That’s dollars, not rupees.
If you’re a traveler who feels slightly begrudged every time you saunter up to the airline bag drop desk, or call to change a ticket – we want to give you fair warning: we’re about to pour gasoline on the fire. U.S. airlines are raking in the baggage and change fee dough at levels that would make even the most prolific Colombian drug dealers jealous. In fact, last year U.S. airlines took in 4.6 billion dollars in baggage fees alone.
Change fees are on the rise in the U.S. in 2018. And why wouldn’t be? In 2017, U.S. airlines made a collective 2.9 billion on change fees alone. Earlier this month, Alaska Airlines repealed their long standing passenger friendly policy of free changes outside of 60 days, in favor of a $125 change fee, plus any fare difference. American, Delta and United each charge $200, plus any difference in the price of the new fare. JetBlue charges between $75-$150 plus fare difference, depending on the type of ticket booked. Southwest meanwhile is missing out – only collecting a difference in change fee. With many customers unwittingly booking “basic economy” tickets and needing to change to a new fare to select a seat, these numbers are all but sure to rise. Want to save? Use Google Flights new features to filter out “basic economy” fares, securing the amenities you need the first time around.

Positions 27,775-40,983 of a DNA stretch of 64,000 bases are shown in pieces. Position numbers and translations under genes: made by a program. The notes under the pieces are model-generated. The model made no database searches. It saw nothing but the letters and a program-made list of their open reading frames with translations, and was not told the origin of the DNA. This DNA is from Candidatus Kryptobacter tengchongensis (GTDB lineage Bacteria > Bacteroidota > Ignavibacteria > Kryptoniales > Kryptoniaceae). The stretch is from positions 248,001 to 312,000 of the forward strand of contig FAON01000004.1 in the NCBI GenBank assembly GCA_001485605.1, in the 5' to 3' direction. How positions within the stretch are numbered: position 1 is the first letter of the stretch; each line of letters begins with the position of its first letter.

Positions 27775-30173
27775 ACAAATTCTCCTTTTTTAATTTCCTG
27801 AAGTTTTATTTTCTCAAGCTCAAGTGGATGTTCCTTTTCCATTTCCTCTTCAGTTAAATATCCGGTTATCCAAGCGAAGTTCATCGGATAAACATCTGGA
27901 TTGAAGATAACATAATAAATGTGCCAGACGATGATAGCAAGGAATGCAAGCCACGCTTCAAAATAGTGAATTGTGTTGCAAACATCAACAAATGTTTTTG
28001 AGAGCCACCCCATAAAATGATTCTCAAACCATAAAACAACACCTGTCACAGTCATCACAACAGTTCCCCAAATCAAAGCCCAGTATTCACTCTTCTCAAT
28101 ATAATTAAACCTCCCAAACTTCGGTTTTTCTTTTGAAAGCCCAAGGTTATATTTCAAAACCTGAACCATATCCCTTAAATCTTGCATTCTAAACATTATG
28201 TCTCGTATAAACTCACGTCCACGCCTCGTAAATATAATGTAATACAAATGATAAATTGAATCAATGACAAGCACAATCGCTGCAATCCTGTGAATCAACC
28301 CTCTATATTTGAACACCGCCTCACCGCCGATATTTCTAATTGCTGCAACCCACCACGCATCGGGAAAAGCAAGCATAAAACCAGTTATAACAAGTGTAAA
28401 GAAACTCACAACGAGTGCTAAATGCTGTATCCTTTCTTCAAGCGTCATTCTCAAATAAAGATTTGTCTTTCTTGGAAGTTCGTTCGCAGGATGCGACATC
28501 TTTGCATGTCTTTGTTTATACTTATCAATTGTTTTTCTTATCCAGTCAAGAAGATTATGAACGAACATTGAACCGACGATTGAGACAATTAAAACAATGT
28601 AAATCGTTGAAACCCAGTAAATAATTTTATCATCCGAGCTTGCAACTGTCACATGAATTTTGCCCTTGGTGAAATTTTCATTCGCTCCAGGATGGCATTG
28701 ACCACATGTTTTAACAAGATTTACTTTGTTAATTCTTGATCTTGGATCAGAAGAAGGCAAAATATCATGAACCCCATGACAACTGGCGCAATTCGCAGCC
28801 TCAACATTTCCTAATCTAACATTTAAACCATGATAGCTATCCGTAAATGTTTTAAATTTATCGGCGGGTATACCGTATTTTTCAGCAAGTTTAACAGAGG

4.6 Billion In Checked Baggage Fees
A million US dollars, 4,600 times. On bags that were once free. Did you just shudder? The rise of “basic economy” will undoubtedly bring these jaw dropping numbers even higher in 2018. As airlines limit basic economy passengers to things that can fit under the seat, customers requiring more will be forced to pay up for a standard fare or checked bag. U.S airlines charge $25 per bag, each way virtually across the board. This figure equates to about 92,000,000 round trip flights by U.S. customers in 2017. Hot tip: you can avoid checked bag fees all year by taking out a credit card with your airline of choice. Each major airline offers a card with priority boarding and most importantly, free checked bags.
Should we start an airline?